Personalized Scrutiny


Republican senators on Wednesday also moved away from a generalized critique of Obama’s effort to add three new D.C. Circuit judges to a more-specific criticism of Pillard herself, a notable departure from their treatment of Millett.


At Millett’s July 10 confirmation hearing, Republicans relied primarily on the caseload argument to express their opposition. Sen. Ted Cruz, R-Texas, flatly told Millett, a veteran appellate attorney who has argued more than two dozen cases before the Supreme Court, that the controversy surrounding her is “unconnected to your personal background and qualifications.”


Cruz and other Republicans took a different approach with Pillard, a Georgetown University Law Center professor with a long record of academic and legal writings and affiliations with organizations including the NAACP and ACLU.


“The primary source we have are your academic records, and those writings to me suggest that your views may well be considerably out of the mainstream,” Cruz told her.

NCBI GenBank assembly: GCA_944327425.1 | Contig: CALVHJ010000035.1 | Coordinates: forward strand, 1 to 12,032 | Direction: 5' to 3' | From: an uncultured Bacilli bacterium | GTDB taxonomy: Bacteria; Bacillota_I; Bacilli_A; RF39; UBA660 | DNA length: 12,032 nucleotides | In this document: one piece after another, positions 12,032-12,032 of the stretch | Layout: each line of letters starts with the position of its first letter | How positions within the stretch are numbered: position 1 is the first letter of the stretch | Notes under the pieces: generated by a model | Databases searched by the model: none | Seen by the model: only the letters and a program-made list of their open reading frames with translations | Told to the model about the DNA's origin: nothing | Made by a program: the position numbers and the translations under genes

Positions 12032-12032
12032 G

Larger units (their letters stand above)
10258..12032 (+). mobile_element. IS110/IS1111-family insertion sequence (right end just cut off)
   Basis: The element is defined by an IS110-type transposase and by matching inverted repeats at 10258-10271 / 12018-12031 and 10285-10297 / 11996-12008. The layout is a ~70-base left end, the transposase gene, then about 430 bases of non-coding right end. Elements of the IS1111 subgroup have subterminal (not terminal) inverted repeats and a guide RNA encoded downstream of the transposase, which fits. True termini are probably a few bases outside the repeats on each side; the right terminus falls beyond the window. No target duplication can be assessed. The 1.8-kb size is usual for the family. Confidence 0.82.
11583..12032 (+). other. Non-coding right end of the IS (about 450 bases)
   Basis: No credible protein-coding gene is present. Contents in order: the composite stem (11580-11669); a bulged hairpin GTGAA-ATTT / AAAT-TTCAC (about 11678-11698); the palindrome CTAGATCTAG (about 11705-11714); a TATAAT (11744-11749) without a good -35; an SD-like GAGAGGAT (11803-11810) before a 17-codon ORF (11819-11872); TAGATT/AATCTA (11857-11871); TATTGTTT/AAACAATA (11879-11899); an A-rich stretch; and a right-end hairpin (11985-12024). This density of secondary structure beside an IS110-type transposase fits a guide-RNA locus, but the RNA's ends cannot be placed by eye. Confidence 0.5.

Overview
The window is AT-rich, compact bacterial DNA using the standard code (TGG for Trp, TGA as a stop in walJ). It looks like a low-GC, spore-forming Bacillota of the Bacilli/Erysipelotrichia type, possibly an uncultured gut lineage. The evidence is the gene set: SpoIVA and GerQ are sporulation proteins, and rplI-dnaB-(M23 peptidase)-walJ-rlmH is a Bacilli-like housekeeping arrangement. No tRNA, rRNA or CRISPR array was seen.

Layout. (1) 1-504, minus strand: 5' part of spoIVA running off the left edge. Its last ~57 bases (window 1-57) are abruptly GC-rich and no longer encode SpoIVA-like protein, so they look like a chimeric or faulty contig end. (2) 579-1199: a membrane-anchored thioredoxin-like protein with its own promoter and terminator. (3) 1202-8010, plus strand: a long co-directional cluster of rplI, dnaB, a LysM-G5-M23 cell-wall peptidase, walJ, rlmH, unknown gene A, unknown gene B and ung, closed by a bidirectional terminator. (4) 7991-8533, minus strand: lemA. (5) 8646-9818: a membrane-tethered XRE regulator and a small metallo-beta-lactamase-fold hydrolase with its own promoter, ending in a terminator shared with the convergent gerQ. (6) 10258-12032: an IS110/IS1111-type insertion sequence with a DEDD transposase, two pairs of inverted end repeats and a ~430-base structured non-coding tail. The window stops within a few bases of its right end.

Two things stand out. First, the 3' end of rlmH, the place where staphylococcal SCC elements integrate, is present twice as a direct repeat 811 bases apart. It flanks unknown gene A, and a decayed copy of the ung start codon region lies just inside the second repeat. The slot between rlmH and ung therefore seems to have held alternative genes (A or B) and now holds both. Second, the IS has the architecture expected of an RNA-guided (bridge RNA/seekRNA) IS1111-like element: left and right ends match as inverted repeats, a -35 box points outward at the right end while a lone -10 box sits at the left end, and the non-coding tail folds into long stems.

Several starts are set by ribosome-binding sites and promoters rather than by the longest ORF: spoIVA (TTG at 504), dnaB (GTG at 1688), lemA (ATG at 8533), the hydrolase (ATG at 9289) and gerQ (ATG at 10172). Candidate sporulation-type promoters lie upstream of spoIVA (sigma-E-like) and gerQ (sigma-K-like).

Cruz and Grassley, along with Republican Sens. Mike Lee of Utah and Jeff Flake of Arizona, pressed Pillard about her views on abortion, sex education, the treatment of religious organizations and other subjects.


Lee took exception to an argument Pillard made in a roughly two-decade-old Supreme Court amicus brief, in which he said she inappropriately compared a group of anti-abortion protesters to members of the Ku Klux Klan. Pillard responded that her brief had made a legal argument based on a law that was originally written to address the white supremacist organization but was not to be read as making the comparison that Lee described.


Flake asked Pillard about a footnote she included in an article about sex equality in which she “seemingly agreed” with an author who was critical of the U.S. Constitution’s protections of individual rights.


“I don’t adopt that,” she responded. “I cited several things in that article as illustrative of different points.”


Sen. Richard Blumenthal, D-Conn., who chaired the hearing, concluded it by arguing that Pillard should be judged on her qualifications, not on footnotes to dated written materials. Leahy pointed out that Pillard has been rated highly by the American Bar Association and has argued nine cases before the Supreme Court.